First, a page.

Windows Phone 7

On July 19, Microsoft will begin shipping preview devices — from Samsung and LG — to developers so they can begin real-world testing of their apps before the big holiday-season launch. We got a few days with one of these devices to take Windows Phone 7 for a test drive.

This isn’t final software, so some services, such as Windows Marketplace and Xbox Live, weren’t available for testing. In addition, Microsoft revealed that it is continuing work to improve general performance and battery life. Last but not least, the handset used, the Samsung Taylor, is only a prototype device and will not be released to market. It does, however, meet the hardware specifications that will be required on all Windows Phone 7 smartphones, including a 1GHz Snapdragon processor and the three navigation controls (Back, Start and Search).

The Start screen and apps menu might have left us a little lukewarm, but we were heartened by the platform’s ‘hub’ system. The idea behind hubs is to bring together related content into a single place for consumption and interaction, and it really showcases some of the work Microsoft has done on relevancy, organisation, elegance and typography. There are six hubs in total: People, Pictures, Games, Music + Video, Marketplace and Office.

The names of the hubs are pretty self-explanatory. For example, the People hub merges contact information from your various accounts and then displays them in one long list. A swipe to the right will show you Facebook status updates (unfortunately, Windows Phone 7 will not have Twitter or MySpace integration at launch) and lets you add comments, while another swipe will brings up the people you’ve contacted most recently.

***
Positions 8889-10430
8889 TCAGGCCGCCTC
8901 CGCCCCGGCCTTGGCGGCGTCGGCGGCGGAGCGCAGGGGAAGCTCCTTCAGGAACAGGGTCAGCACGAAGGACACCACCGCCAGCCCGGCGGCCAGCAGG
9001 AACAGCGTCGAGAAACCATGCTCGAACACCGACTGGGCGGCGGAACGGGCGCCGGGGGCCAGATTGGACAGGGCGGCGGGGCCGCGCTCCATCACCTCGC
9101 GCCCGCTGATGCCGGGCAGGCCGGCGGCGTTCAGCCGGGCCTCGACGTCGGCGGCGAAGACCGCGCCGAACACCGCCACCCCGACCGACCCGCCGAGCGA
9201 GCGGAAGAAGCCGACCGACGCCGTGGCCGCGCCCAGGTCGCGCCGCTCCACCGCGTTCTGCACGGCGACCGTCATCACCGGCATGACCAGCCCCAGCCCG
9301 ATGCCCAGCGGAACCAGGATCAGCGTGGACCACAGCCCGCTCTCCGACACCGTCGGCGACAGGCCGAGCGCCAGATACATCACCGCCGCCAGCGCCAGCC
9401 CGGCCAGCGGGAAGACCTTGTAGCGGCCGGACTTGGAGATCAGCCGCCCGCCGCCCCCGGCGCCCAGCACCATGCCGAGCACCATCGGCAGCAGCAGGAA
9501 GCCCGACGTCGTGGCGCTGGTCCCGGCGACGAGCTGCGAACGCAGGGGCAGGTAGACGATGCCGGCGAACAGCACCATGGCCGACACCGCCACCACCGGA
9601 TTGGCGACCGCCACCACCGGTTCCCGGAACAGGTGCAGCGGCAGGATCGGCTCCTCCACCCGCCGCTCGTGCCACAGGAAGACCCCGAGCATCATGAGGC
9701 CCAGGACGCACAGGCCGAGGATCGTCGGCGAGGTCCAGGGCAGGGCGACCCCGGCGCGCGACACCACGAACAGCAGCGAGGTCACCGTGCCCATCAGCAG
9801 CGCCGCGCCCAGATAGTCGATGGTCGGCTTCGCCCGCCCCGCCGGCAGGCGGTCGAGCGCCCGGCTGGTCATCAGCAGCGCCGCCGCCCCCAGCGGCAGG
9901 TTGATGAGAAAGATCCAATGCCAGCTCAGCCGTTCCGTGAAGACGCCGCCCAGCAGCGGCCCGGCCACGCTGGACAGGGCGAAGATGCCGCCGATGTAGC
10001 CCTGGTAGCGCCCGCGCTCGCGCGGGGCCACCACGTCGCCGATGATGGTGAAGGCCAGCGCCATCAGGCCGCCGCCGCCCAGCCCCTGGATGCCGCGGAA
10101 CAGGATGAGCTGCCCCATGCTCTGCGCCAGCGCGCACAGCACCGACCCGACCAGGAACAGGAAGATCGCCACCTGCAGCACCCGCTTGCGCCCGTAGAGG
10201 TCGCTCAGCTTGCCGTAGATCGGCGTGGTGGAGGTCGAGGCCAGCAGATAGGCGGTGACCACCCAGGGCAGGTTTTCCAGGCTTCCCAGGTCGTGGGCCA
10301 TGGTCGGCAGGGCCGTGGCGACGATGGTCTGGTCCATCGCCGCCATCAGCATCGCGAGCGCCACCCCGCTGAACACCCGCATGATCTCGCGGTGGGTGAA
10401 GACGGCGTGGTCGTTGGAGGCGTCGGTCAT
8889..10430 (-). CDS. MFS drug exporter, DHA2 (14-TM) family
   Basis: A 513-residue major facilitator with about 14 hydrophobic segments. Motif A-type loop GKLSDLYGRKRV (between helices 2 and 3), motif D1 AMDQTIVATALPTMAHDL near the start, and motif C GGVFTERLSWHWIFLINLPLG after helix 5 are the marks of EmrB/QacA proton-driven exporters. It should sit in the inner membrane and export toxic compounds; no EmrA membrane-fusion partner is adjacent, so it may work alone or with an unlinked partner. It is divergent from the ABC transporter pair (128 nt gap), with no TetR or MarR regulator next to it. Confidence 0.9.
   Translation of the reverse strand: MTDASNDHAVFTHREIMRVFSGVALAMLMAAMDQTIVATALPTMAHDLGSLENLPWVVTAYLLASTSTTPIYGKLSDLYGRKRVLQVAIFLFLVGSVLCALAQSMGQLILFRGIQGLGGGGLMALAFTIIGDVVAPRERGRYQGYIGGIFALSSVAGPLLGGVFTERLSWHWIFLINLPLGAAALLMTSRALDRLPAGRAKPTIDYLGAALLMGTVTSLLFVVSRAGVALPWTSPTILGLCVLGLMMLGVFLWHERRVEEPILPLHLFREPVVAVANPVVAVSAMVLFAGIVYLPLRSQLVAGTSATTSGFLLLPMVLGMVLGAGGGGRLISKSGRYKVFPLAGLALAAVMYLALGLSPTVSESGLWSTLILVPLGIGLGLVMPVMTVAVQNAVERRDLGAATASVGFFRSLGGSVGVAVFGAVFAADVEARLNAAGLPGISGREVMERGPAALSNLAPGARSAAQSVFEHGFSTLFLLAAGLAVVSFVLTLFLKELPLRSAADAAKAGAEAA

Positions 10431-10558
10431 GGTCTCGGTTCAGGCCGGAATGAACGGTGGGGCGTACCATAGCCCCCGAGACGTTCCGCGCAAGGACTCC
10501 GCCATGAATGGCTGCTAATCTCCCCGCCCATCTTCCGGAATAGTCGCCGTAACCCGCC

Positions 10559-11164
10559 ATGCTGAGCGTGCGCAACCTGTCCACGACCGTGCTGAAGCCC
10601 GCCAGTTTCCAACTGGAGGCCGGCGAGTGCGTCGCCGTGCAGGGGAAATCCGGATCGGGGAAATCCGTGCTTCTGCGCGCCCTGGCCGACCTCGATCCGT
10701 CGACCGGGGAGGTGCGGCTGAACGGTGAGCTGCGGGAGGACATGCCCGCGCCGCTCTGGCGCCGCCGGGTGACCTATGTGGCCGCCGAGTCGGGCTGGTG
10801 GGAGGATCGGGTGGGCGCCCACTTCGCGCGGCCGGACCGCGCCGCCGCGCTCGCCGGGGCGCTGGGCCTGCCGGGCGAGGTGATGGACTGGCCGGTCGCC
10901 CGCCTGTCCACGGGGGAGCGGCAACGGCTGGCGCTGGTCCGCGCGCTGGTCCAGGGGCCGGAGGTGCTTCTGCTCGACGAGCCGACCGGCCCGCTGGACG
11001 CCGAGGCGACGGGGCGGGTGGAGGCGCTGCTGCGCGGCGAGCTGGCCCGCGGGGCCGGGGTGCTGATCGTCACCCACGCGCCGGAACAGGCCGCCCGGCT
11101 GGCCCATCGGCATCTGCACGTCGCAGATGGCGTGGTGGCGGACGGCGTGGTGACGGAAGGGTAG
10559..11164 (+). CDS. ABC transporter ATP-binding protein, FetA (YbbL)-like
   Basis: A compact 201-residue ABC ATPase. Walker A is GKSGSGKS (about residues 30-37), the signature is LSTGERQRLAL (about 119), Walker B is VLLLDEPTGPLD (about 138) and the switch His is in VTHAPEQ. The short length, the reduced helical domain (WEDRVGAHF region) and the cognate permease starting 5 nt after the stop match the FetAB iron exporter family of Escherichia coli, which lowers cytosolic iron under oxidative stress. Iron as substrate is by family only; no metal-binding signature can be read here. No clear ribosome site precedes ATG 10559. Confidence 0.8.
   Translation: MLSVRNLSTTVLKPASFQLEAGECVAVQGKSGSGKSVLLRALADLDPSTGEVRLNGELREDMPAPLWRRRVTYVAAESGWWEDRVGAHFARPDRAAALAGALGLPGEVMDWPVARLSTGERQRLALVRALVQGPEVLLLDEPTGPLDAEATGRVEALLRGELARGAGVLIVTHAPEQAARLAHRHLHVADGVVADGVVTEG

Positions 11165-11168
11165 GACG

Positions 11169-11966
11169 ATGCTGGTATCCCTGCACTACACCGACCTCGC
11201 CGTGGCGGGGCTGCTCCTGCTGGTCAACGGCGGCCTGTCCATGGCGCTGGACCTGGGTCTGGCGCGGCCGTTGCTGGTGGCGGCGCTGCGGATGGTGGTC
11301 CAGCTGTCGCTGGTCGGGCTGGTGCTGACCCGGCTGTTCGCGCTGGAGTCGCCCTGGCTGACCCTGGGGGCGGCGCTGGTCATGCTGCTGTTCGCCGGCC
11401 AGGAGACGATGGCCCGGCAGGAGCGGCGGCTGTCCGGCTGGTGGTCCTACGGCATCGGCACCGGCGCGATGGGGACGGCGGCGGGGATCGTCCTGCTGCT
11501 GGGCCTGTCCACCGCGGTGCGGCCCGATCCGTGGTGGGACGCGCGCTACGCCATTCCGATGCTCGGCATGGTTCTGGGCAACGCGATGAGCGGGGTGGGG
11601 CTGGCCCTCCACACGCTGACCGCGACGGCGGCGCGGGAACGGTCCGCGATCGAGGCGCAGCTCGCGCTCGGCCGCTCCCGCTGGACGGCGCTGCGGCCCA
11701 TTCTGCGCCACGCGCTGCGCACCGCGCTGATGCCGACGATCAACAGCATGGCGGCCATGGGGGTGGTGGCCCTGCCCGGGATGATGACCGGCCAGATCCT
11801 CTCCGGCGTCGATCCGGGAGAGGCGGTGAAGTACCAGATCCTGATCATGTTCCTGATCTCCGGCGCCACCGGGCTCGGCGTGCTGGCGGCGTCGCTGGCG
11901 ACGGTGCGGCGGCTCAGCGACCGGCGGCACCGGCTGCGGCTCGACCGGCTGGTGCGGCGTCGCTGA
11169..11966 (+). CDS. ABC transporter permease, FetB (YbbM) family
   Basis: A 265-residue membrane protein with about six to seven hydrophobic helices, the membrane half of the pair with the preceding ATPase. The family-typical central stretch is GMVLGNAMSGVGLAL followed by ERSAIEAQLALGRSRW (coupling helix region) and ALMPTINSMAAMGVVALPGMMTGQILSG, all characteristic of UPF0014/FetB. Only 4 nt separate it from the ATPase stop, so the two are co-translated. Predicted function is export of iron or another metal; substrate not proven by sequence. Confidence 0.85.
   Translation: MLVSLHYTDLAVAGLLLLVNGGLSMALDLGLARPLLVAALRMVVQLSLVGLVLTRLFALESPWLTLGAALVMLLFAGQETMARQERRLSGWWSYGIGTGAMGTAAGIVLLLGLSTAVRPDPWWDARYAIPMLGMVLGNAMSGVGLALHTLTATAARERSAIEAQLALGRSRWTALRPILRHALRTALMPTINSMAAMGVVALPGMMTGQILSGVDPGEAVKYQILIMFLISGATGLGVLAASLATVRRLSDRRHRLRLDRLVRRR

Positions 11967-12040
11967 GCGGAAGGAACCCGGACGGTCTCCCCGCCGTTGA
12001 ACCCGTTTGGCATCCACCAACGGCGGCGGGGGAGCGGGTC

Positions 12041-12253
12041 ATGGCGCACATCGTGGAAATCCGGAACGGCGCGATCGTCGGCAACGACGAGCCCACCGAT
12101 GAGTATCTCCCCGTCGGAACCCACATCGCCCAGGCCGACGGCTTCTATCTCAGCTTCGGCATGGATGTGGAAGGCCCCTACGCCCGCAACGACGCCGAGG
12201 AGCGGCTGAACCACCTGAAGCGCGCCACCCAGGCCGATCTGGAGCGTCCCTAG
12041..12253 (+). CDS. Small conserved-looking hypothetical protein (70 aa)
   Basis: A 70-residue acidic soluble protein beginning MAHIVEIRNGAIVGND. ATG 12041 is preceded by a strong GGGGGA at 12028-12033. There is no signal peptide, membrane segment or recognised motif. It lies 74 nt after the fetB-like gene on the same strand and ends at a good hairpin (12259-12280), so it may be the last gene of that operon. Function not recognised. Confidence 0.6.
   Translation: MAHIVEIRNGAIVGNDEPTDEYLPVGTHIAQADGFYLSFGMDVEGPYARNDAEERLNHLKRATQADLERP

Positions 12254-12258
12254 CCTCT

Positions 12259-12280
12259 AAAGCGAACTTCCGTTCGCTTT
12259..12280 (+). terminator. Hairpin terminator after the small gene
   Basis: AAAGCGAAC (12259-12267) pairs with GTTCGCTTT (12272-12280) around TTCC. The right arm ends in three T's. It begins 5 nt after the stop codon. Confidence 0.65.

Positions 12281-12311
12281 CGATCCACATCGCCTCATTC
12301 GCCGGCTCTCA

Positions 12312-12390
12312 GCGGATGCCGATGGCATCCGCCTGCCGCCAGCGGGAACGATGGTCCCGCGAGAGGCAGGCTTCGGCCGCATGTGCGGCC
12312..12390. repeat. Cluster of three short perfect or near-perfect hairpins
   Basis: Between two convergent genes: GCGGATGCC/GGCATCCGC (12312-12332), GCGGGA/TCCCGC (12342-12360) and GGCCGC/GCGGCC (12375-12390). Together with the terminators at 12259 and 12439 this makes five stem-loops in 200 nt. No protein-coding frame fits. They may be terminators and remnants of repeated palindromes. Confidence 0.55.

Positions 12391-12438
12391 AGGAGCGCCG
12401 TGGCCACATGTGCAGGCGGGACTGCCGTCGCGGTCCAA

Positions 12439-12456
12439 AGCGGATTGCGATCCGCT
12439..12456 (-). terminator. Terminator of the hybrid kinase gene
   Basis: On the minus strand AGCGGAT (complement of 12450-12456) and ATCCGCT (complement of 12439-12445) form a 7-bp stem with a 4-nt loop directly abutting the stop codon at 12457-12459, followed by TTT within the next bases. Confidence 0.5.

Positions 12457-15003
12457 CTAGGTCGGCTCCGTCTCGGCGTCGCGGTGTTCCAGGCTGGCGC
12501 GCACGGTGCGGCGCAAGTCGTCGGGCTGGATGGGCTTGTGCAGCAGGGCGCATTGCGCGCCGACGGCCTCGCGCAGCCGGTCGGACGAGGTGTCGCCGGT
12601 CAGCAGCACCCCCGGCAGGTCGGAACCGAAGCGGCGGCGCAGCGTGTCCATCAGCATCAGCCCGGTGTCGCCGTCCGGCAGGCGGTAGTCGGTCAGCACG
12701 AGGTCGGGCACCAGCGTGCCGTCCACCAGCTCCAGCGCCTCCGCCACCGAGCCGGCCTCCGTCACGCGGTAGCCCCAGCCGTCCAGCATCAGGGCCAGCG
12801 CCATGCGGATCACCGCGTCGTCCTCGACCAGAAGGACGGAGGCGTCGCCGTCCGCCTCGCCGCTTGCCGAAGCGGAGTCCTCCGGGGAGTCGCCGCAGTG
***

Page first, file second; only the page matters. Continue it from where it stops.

This type of panoramic UI runs across all the various hubs with bold, attractive text splashed across the top to identify different subsections (a.k.a. Pivots) and in some cases, a small contextual toolbar along the bottom of the screen to help you perform app-specific tasks.

Some might complain that this type of navigation requires too much scrolling and can be overly complicated. Admittedly, this is true when compared to Apple’s iOS 4 and Google’s Android, and may be a turn-off for consumers. On the other hand, we appreciate the ability to do so many things from one place without having to launch several different apps, so we have to give Microsoft kudos for thinking of this kind of organisation. We also like the consistent UI, which makes it easy to work the other hubs.